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Has Your Nonprofit Considered Race and Class in Your Social Media Strategy?

July 16, 2012

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Via BBC News Magazine

The internet was once considered a great equaliser, a platform that could bring strangers together, even across racial boundaries. But internet users of the same race have recently begun clustering on certain social media websites.

Micro-blogging website Twitter has seen an upsurge in traffic from Hispanic and African-American audiences. These groups now claim about 30% of the site’s user base, according to third-party statistics website

Meanwhile, white users claim 90% of US traffic on, while has seen an over-representation of Asian Americans as of late.

Microsoft researcher Danah Boyd (@zephoria) says though experts once thought the internet would help destroy racial barriers, “all of the divisions that exist in every day life, including those by race and class, actually re-emerge online”.

Excerpt from Social Media for Social Good

In its heyday in 2006 and 2007, Myspace was an incredibly vibrant community of artists, musicians, and impassioned activists and do-gooders. Nonprofits like Invisible Children and To Write Love on Her Arms were born from Myspace. At a time when Facebook was primarily used by college-educated individuals from the middle and upper classes, Myspace was open, diverse, creative, and seemingly the epitome of an online grassroots community.

Then late in 2007 and throughout 2008, the spam on Myspace started to become overwhelming, while at the same time the naysayers and fearmongers were growing larger and louder. The mainstream media and higher education essentially flipped out over the “dangers of social networking,” and Myspace took the brunt of it. The birth of social networking on a mass scale was messy and chaotic, and at times fear and paranoia ran amok. As a result, by late 2008, most of the middle-class white Americans who had initially feared Myspace and social networking began to flock to the clean, neat Facebook community. The dangers of social networking quickly evolved into “opportunities,” and the blogosphere lit up with rants against Myspace, the newly dubbed “ghetto” of the Web, and sang the praises of Facebook and Internet superstar Mark Zuckerberg.

The rise and fall of Myspace taught nonprofit communicators that were paying attention a very important lesson that we should learn from and never forget. Class and race issues play out in social media just as they do in real life. Much of the media and blog coverage of Myspace was elitist and at its worst, racist and classist and offensive to many Myspace users (at the time, there were more than  200,000,000 of them worldwide). As a whole, the nonprofit sector, caught up in its own Facebook euphoria, failed miserably at being a voice for tolerance and civility in the Myspace vs. Facebook war propagated by tech blogs and the media. Sadly, many nonprofits abandoned their communities on Myspace much too soon.

Related Links:
Why Nonprofits Should Sync Their Myspace and Twitter Accounts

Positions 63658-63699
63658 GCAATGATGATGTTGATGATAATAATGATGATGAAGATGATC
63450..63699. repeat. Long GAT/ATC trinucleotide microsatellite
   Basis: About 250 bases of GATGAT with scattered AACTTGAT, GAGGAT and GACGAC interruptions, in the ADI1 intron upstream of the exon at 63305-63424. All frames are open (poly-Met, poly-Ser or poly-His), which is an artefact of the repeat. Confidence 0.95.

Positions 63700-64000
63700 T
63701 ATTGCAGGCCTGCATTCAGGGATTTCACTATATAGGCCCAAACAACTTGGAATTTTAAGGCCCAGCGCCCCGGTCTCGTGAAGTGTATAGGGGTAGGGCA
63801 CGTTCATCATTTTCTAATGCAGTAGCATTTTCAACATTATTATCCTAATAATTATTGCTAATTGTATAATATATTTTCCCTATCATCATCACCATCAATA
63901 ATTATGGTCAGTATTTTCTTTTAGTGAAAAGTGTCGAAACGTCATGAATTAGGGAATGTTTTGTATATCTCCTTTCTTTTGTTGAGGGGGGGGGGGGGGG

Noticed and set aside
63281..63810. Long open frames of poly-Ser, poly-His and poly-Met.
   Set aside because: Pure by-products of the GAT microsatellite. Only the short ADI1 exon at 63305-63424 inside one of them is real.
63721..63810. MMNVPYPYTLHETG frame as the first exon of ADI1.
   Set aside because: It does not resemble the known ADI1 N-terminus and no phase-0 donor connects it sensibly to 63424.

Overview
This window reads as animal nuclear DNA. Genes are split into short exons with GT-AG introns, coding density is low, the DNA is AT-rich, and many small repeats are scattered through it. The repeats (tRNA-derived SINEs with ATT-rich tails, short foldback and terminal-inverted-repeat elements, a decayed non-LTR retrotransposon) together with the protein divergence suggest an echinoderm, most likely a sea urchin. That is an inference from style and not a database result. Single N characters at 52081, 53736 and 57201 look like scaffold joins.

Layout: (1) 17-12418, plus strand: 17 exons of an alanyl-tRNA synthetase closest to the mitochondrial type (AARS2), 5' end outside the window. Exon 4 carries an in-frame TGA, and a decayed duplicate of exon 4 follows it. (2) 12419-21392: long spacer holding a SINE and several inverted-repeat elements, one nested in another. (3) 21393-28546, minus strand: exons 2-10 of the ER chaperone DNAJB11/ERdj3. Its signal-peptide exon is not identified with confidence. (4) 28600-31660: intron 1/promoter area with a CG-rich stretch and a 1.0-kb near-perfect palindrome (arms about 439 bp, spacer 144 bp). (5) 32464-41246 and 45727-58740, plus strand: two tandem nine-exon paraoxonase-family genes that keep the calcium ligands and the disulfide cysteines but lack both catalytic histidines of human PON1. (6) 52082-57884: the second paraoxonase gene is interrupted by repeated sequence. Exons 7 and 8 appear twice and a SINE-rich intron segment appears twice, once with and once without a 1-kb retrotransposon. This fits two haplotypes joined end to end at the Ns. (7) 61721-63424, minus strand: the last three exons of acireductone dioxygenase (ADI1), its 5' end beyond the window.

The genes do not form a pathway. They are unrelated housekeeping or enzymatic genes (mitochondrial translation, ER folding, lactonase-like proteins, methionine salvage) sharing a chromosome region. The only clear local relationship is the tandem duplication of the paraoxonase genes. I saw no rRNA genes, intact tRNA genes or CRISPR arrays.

[PEW REPORT] Digital Differences: How the Mobile Web is Narrowing the Digital Divide

6 Comments leave one →
  1. July 16, 2012 7:58 am

    Very, very interesting post.. thanks for sharing.

  2. July 16, 2012 9:50 am

    Thanks for sharing this, Heather. Going a step further, in addition to exploring which groups use certain types of social media, there has been a lot of research on HOW different groups use social media in general. Who’s producing what? Who’s consuming what? This also presents another layer to explore when creating a social media strategy.

    Also, I think nonprofits may explore these issues primarily as they relate to their organization, i.e. who they serve and how they reach them. The challenge you present above seems two fold: 1. are we standing by our communities, regardless of whether or not the social media they use is “new” or “cool”? 2. Are we being mindful of how our engagement in social media may perpetuate problematic stereotypes?

    • nonprofitorgs permalink
      July 20, 2012 8:14 am

      Very thoughtful. Thanks. I wish more nonprofits would have stood by their communities on Myspace. Let’s face it… most nonprofit communications and fundraising staff at the time were the typical Facebook demographic – white and college-educated. By fleeing Myspace they did 1) not stand by their communities; 2) were not mindful of perpetuating their own privilege/stereotypes by going gaga-over-Facebook and anti-Myspace. I don’t think it has ever been discussed once in the nonprofit sector. Ever. It’s too late for Myspace, but hopefully we won’t make the same mistake the next time… though in some ways with mobile, we are.

  3. July 18, 2012 8:10 am

    I noticed the race language as MySpace declined. I wonder if many of these people are ignorant as to the full definition of words like “ghetto” or if it was completely intentional.

    • nonprofitorgs permalink
      July 18, 2012 8:23 am

      There was also a lot of talk of “stupid rednecks” who use Myspace… with pictures of seemingly inbred, white hillbilly types. This I saw repeatedly in one of the most trafficked, well-known tech blogs in the country. Those articles have since been removed. Ignorant yes, but not so ignorant these folks couldn’t on some level have known what they were writing and publishing was at the very least elitist, but to me obviously racist. It was crazy! It used to frustrate me intensely to see so many nonprofits buy into it as well. I’ll never forget it.


  1. Considering Race and Class in a Social Media Strategy « Philanthropy Communication in a Digital World

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